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Rural Economic Development Prospects in a High Energy Cost Environment

Listed author(s):
  • Partridge, Mark D.

Rural America is a diverse landscape ranging from rapidly growing amenity rich communities to struggling resource-based towns and villages. A key feature is that rural population growth quickly tails off for rural communities more distant from urban centers. A long period of higher energy prices will put particular pressures on exurban and more remote rural communities that rely on urban commuting. The adverse effects will also be felt in resource-based communities. The combination of urban-centered rural growth and higher energy costs suggests the following: • More regional planning mechanisms are needed to ensure rural areas participate in urban growth; • The adverse effects of high energy costs in remote rural communities will need special policy supports including infrastructure investments and planning for (remote) rural to urban in-migration; • Higher energy costs and mortgage rates will put pressures on exurban property values, leading to local property tax shortfalls that may force state intervention. Because past trends are likely unsustainable, future infrastructure planning should be based on realistic expectations of exurban growth; • Higher energy costs will likely place strains on overcommitted exurban households, requiring workplace supports to ensure their financial viability.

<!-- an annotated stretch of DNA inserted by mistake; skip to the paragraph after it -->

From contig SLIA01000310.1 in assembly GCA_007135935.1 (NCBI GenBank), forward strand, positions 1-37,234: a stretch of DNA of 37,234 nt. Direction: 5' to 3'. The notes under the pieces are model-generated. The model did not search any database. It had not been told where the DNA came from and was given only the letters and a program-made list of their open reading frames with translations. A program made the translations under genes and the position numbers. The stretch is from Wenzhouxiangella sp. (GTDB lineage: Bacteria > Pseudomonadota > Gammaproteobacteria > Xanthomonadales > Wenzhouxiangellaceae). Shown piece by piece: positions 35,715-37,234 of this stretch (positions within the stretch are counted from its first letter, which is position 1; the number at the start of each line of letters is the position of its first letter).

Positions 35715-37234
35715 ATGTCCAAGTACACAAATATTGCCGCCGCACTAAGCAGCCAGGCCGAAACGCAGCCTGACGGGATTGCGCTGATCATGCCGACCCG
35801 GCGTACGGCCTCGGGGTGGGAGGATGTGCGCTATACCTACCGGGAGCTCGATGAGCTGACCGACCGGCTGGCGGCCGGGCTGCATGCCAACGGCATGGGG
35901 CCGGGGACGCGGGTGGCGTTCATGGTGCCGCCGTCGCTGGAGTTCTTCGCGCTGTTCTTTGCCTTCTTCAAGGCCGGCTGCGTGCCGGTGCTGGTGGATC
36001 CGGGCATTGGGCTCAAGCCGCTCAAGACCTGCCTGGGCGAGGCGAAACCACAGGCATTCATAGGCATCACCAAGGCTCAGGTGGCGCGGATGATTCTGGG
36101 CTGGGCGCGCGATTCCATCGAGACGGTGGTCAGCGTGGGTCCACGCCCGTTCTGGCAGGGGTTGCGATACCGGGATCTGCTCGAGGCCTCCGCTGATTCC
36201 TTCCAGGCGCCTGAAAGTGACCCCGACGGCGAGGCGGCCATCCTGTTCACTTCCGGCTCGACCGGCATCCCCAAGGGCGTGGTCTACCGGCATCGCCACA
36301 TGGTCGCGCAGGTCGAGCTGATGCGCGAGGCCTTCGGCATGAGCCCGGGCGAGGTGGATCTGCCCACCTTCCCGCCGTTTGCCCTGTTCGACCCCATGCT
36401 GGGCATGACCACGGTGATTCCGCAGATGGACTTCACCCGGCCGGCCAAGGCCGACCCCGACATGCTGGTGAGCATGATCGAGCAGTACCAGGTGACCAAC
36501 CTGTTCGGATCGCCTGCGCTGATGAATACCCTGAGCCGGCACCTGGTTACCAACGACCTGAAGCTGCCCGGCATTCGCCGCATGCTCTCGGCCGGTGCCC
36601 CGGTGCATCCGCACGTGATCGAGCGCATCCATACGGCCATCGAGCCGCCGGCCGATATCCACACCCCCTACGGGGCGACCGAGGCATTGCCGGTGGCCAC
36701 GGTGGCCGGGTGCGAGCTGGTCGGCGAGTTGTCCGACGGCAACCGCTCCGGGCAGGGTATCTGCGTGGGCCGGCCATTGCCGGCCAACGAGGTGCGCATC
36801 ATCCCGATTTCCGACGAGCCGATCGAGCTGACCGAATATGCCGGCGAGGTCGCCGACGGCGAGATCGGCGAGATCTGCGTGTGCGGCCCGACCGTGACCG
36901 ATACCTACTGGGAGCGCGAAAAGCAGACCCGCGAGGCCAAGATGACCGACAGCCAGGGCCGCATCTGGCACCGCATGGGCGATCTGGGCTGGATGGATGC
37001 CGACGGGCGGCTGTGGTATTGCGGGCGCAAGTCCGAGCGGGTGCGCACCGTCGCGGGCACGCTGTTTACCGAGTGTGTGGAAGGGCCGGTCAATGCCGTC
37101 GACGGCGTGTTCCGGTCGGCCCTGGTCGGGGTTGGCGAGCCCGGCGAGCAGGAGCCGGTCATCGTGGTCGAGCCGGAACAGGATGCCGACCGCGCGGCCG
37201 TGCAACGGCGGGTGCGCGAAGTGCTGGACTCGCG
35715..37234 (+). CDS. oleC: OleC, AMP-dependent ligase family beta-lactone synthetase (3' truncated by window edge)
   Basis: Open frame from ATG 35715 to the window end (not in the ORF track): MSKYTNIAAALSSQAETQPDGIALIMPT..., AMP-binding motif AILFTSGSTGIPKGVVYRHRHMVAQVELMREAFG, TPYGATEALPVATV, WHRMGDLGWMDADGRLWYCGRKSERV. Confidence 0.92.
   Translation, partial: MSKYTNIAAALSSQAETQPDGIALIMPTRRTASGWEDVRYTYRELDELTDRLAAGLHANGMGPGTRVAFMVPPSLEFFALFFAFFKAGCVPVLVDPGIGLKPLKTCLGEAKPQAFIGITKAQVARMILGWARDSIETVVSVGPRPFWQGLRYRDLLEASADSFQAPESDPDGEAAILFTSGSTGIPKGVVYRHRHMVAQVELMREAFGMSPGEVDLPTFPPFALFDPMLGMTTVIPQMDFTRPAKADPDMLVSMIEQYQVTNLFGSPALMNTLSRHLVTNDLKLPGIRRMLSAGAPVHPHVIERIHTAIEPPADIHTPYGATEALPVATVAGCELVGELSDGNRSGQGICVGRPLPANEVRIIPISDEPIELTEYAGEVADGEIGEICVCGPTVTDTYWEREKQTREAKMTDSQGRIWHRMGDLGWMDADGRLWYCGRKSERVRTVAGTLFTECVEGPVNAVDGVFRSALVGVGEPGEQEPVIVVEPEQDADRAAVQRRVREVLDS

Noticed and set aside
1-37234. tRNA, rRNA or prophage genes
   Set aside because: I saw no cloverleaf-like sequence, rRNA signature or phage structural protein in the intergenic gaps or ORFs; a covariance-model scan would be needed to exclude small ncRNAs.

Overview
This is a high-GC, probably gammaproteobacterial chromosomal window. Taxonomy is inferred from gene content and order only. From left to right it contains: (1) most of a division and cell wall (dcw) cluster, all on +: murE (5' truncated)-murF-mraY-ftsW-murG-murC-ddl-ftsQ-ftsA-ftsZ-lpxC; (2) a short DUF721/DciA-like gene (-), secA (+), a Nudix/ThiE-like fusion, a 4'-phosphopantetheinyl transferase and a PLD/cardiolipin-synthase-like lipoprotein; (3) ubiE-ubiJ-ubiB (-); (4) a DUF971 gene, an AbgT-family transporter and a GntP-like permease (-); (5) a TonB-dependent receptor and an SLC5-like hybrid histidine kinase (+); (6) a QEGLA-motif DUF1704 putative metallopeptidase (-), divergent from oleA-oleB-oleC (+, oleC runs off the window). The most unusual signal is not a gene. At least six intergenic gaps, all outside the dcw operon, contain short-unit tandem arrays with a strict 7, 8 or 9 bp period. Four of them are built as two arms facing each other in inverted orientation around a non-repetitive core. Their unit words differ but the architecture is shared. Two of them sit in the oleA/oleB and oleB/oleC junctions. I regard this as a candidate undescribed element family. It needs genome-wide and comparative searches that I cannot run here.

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Article provided by Mid-Continent Regional Science Association in its journal Journal of Regional Analysis and Policy.

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Handle: RePEc:ags:jrapmc:132979
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  1. Steven C. Deller & Tsung-Hsiu (Sue) Tsai & David W. Marcouiller & Donald B.K. English, 2001. "The Role of Amenities and Quality of Life In Rural Economic Growth," American Journal of Agricultural Economics, Agricultural and Applied Economics Association, vol. 83(2), pages 352-365.
  2. Romana Khan & Peter F. Orazem & Daniel M. Otto, 2001. "Deriving Empirical Definitions of Spatial Labor Markets: The Roles of Competing Versus Complementary Growth," Journal of Regional Science, Wiley Blackwell, vol. 41(4), pages 735-756.
  3. Mark D. Partridge & Dan S. Rickman, 2006. "The Geography of American Poverty: Is There a Need for Place-Based Policies?," Books from Upjohn Press, W.E. Upjohn Institute for Employment Research, number gap, June.
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